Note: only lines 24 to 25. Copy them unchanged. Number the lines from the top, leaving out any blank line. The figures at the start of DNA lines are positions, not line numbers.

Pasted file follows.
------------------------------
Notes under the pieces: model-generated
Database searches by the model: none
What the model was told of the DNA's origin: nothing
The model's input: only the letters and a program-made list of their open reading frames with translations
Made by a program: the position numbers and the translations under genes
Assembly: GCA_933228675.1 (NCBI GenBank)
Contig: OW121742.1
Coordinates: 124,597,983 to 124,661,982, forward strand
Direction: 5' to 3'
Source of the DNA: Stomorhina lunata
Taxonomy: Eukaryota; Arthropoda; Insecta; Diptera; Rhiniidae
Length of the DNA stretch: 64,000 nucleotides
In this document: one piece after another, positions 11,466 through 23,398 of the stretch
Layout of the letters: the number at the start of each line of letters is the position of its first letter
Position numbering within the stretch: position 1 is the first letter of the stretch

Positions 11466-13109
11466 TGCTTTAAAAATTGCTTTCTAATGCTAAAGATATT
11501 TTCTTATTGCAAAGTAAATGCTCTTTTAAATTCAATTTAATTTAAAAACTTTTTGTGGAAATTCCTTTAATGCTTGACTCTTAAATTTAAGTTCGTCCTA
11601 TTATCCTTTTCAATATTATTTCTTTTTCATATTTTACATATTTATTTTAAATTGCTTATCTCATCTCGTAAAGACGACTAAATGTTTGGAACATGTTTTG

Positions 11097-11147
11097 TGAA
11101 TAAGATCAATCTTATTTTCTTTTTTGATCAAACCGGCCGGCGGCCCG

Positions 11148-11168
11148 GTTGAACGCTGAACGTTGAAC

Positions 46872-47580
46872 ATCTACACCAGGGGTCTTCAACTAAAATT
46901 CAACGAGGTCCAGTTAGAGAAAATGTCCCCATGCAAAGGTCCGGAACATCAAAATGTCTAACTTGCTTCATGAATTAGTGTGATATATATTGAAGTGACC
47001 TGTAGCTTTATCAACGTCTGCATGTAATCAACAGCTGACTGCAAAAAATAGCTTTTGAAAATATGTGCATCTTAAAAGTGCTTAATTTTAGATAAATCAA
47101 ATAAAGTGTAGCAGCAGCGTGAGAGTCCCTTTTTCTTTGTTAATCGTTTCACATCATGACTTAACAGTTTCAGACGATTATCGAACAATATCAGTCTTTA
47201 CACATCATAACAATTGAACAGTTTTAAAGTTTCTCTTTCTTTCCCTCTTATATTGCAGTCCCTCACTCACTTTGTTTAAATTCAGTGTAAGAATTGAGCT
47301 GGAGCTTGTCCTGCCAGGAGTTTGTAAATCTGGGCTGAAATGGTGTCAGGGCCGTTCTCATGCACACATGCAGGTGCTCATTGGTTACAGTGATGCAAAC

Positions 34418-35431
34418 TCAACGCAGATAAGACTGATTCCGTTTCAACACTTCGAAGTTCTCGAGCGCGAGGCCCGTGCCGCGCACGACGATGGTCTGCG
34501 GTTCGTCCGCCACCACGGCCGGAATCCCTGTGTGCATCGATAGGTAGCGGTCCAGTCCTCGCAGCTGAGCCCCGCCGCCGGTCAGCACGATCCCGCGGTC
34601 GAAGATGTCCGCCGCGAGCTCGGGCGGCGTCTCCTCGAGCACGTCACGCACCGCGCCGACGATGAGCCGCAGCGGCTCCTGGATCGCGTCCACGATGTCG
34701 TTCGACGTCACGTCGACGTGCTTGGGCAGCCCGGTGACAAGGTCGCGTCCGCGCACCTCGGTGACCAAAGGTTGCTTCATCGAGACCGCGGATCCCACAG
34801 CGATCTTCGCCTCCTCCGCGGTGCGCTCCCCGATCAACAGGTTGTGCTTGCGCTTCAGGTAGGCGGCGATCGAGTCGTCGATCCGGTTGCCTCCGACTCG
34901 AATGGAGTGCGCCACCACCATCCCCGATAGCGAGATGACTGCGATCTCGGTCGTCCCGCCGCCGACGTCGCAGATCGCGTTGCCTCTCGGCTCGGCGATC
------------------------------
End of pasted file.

11148 GTTGAACGCTGAACGTTGAAC

Positions 46872-47580